27 January 2014

Molasses: Historical Significance

Wits may laugh at our fondness for molasses, and we ought all to join in the laugh with as much good humor as General Lincoln did. General Washington, however, always asserted and proved, that Virginians loved molasses as well as New Englandmen did. I know not why we should blush to confess that molasses was an essential ingredient in American independence. Many great events have proceeded from much smaller causes.
John Adams to William Tudor, 11 August 1818
From The Works of John Adams, Second President of the United States: with a Life of the Author, Notes and Illustrations, by his Grandson Charles Francis Adams. Boston: Little, Brown and Co., 1856. 10 volumes. Vol. 10.

Molasses, of course, was sought by those in New England because it was the principal ingredient in the manufacture of rum. The 1733 tax to which Adams alludes was a protective measure designed to render importation of molasses from French plantations so prohibitively expensive as to eliminate French sources. New England rum distillers would thus be forced to secure molasses from Barbados, Jamaica, and other British islands in the Caribbean.

Matthew Parker, The Sugar Barons: Family, Corruption, and War in the West Indies (New York: Walker Publishing, 2011), 241, 400 attributes "[m]olasses was an essential ingredient in American Independence" to Novanglus (vol. 4 in The Works of John Adams). Parker also spells his source Novangulus.

04 January 2014

Getting It Right!

Starting out reading Empires of the Atlantic World: Britain and Spain in America 1492-1830 (2006) by J. H. Elliott, I am immediately impressed with the depth and breadth of the author's work. There is much worthy of praise, including a single word in a one sentence: "Cortés, an inspired leader, beached his boats and led his expedition resolutely into the interior of an unknown land to conquer it for his royal master" (emphasis added, 16). Five years ago, I wrote about the common misconception that I had learned decades earlier and held to be true until early 2008 that Cortés had burned his boats (see "the burning of boats"). He did not burn them.

Elliott's bibliography and notes are impressive. There are several citations in the first chapter to Hugh Thomas, The Conquest of Mexico (1993), the text in a 2005 American edition with a slightly different title that set me straight on this small, but not insignificant point. There are several explanations that have been offered by several historians for the long-held and frequently repeated error. Thomas's simple observation of the handwriting in the original primary text offers the simplest and best explanation. Two words are easily confused: quebrando (breaking) and quemando (burning).

Employing the best available scholarship as the basis of his narrative, Elliott gets this detail right.

02 January 2014

The Dog and the Shark

A constant pleasure of history are the little stories that pop out while reading primary sources. Often distracting from the purpose that led to the text in the first place, these episodes entertain and add texture. They also offer unexpected connections to other stories.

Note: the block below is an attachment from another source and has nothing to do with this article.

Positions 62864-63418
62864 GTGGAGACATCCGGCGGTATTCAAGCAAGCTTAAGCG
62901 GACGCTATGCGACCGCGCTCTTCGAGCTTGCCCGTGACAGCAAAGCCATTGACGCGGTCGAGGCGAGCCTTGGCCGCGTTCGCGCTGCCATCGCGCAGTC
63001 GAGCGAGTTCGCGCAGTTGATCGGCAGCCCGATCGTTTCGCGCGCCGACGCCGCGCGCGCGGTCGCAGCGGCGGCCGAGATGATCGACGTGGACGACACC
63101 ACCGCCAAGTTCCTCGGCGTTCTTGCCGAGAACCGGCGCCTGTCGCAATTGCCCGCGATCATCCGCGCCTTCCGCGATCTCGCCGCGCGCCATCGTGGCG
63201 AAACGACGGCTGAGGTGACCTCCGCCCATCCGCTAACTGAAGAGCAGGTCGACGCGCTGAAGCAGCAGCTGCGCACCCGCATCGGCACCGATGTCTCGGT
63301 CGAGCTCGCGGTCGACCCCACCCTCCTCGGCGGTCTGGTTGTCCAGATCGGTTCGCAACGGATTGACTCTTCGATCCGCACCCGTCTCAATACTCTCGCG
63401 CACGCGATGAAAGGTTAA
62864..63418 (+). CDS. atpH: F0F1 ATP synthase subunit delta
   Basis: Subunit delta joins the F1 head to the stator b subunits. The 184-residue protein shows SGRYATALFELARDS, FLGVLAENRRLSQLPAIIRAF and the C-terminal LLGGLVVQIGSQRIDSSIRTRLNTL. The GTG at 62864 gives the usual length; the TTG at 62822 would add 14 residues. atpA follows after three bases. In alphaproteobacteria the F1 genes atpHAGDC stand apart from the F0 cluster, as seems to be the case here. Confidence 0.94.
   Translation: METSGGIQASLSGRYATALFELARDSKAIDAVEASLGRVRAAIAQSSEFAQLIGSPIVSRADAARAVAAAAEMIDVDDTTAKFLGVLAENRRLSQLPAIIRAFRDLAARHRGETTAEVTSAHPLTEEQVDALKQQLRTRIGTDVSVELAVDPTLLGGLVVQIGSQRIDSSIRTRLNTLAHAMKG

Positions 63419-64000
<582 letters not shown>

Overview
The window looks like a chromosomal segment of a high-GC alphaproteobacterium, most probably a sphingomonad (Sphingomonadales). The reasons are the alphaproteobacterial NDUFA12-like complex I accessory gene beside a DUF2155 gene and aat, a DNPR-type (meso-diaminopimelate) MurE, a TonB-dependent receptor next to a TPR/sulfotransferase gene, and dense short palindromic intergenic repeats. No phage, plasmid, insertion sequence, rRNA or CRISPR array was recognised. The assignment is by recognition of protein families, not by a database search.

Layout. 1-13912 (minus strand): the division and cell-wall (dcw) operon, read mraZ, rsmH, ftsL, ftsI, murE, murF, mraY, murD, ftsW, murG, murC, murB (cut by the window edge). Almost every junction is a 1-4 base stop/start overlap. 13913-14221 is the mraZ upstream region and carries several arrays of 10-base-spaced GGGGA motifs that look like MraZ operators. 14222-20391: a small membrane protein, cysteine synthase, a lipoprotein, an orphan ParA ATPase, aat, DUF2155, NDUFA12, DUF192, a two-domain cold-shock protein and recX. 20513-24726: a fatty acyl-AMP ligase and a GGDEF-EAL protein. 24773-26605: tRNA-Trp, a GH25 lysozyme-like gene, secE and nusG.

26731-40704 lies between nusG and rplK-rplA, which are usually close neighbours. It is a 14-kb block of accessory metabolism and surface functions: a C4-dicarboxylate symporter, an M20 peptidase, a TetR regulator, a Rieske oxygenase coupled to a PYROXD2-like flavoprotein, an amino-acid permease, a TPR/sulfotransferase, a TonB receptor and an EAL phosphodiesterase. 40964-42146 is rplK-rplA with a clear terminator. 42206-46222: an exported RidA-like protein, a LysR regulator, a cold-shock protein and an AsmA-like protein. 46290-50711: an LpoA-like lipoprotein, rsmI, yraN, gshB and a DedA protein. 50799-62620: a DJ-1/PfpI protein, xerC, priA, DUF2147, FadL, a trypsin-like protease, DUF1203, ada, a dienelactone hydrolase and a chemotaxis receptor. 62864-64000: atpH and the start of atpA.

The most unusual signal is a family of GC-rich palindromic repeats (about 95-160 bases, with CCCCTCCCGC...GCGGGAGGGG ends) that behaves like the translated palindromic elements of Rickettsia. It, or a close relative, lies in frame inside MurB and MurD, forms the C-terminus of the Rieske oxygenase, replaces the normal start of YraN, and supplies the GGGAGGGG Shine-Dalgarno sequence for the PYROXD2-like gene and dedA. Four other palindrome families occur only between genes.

As I prepare to teach Atlantic history in the fall, I am perusing texts concerned with the development of the sugar industry in the West Indies. Matthew Parker, The Sugar Barons: Family, Corruption, Empire, and War in the West Indies (2011) has filled time-spaces between the social activities of New Year's celebrations the past few days. Parker draws heavily upon Richard Ligon, A True and Exact History of the Island of Barbadoes (1657). Inasmuch as the 1673 edition of Ligon's text is readily available via Internet Archive, I have delved into that text. Ligon offers three compelling paragraphs concerning "a Fish called a Shark" (5).

Several sharks were taken on board the Achilles, the ship on which Ligon made passage from England to the West Indies in 1647. Once the shark had been landed on board, however, the adventure began. Most of the passengers were afraid to approach it. Only the fearless sailors and a very large dog had the courage.
We had aboard divers mastive [mastiff] Dogs, and amongst them, one so large and fierce, as I have seldom seen any like him; this Dog flew to [the shark] with the greatest Courage that might be, but could take no hold of him, by reason of his large roundness and sliminess; but if by chance he got hold of one of his Fins, the Shark would throw him from side to side of the Ship, as if he had been nothing; and doubtless if he had encountered him in his own Element, the Sea, he would have made quick work with him.
Ligon, True and Exact History, 5.
Reading of the flopping shark's ability to fling this large mastiff across the ship's deck, I am reminded of the fate of the Aztecs who faced such animals in battle.

It is often assumed by those with superficial understanding of history that Europeans prevailed in the New World because they had superior armaments (see "Superior European Technology"). On the contrary, the most important weapon the Europeans possessed was infectious disease. The Aztecs were weakened by disease prior to their conquest in 1521. Their repression of neighboring peoples also helped the Spanish, who were able to recruit allies among enemies of the Aztecs. In battle, guns were insignificant except where cannon were useful. But the Spanish had two terribly powerful weapons of use in close combat--their swords--Toledo steel--and their dogs--mastiffs bred for war.

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